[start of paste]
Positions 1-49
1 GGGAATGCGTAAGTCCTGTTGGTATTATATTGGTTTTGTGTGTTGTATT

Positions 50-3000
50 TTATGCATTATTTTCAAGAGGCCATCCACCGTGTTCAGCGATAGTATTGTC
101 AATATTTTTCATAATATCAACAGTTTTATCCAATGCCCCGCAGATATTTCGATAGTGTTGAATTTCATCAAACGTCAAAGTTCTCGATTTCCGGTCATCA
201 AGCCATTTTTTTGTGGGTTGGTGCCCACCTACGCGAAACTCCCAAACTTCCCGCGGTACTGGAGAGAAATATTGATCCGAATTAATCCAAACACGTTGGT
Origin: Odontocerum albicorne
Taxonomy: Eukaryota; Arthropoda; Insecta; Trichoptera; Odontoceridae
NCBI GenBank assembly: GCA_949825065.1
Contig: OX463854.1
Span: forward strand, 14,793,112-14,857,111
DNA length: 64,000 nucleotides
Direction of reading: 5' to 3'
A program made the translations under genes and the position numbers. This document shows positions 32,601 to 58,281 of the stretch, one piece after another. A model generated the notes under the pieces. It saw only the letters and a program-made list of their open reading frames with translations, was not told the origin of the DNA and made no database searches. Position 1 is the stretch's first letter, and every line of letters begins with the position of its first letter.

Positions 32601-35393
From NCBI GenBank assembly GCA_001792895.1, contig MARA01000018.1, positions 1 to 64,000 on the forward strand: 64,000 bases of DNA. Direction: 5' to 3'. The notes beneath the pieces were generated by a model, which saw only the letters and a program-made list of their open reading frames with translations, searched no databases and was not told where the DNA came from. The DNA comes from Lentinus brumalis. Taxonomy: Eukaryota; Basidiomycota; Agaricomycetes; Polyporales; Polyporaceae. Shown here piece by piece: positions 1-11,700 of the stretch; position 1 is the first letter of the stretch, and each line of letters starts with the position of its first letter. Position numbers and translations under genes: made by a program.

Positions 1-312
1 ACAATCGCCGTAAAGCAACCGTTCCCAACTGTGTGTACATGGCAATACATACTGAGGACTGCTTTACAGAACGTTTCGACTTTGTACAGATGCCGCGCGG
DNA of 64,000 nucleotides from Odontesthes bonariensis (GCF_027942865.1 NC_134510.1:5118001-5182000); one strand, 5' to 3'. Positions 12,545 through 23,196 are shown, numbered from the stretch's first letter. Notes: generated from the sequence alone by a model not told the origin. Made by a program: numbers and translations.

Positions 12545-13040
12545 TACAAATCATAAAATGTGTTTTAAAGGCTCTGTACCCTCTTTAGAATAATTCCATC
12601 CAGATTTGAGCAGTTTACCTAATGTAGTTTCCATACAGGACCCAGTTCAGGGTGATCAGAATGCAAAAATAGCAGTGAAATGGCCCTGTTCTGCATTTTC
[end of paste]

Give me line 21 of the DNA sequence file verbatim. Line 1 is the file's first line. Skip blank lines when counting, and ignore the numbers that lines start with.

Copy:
12545 TACAAATCATAAAATGTGTTTTAAAGGCTCTGTACCCTCTTTAGAATAATTCCATC